KPB Blog

What You Need to Make the Team: Second Base

By Eric Johnson

In this post, we’re going to tell you more about what college coaches are looking for at each position. We’ve already covered catchers and first basemen. Today, we’ll talk about second base. Second basemen tend to be smaller guys who are not quick enough or sure handed enough to play short. In college, there are a few second basemen who lead their teams offensively and can hit 3rd through 5th in the lineup with power. If that’s you, then that’s great, and a lot of your offensive responsibilities will be covered in the next post about third basemen. But for the purpose of this post, we are going to talk about the more typical second baseman who does not have that power-hitting skill set, and makes up the vast majority of the second basemen on college rosters.

Defensively, a second baseman is expected to be a master of the routine play.  A huge number of plays that come to a second baseman are going to be very normal grounders. However, a second baseman can distinguish himself by his preparation and thinking. For instance, a second baseman who recognizes a hitter’s approach or the pitch that the catcher called can get to a lot more balls than others by anticipating the play and taking the first few steps in the right direction. Also, a second baseman can make life easy for a first baseman by hustling to back-up any other infield play that he doesn’t already have an assignment on, or by being ready to take the tough popup behind first that is at an awkward angle for the first baseman. These things are all determined by pre-pitch preparation and a second baseman’s mindset.

Offensively, a second baseman is usually looked at as a bat-control guy. This means that he is not relied on for power, but is able to pick up his hits and move runners over on the bases. Normally, these types of hitters will hit somewhere like 2nd or 9th in the order. A second baseman has to have the ability to bunt. This is a huge part of the college game because it puts runners in scoring position so that it only takes a single to score them. Also, a second baseman has to be able to put the ball in play. Strikeouts do nothing for your team. Power hitters can get away with big strikeout totals because they have the chance of driving a ball out of the park. Second basemen don’t usually hit home runs, so they have to be able to go to all fields, put the ball in play, and collect their singles and sometimes doubles. Second basemen are table-setters. They have to have a grinder mentality to get the job done both on offense and defense. They are a huge tool to a lineup and can have a big impact on their team’s ability to score runs and keep runs off the board.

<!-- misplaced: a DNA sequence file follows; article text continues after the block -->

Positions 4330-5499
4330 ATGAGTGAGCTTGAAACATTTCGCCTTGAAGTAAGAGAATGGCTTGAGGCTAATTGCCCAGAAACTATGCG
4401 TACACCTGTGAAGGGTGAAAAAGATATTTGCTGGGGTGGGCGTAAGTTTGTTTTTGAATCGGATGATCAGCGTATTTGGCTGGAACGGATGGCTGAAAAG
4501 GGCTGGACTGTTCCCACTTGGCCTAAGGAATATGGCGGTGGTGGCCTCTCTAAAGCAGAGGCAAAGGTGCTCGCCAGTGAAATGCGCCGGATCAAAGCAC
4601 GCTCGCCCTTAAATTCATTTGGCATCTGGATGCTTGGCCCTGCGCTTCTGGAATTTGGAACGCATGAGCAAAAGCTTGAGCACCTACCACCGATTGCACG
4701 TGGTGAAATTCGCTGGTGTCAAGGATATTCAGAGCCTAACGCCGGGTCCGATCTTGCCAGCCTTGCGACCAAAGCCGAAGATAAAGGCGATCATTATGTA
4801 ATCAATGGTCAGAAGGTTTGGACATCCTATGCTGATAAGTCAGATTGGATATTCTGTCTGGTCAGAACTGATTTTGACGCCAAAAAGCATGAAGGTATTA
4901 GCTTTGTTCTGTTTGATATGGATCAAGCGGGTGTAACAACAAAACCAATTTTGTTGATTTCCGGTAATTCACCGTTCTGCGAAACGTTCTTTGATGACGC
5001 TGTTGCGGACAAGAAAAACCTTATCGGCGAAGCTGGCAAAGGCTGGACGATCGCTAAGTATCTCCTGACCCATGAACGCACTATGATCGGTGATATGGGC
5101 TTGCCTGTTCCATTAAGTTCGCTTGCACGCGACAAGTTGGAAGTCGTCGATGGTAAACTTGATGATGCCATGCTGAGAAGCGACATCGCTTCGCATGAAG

If you want to play second base in college, you need to know and practice your role, both on the field and at the plate.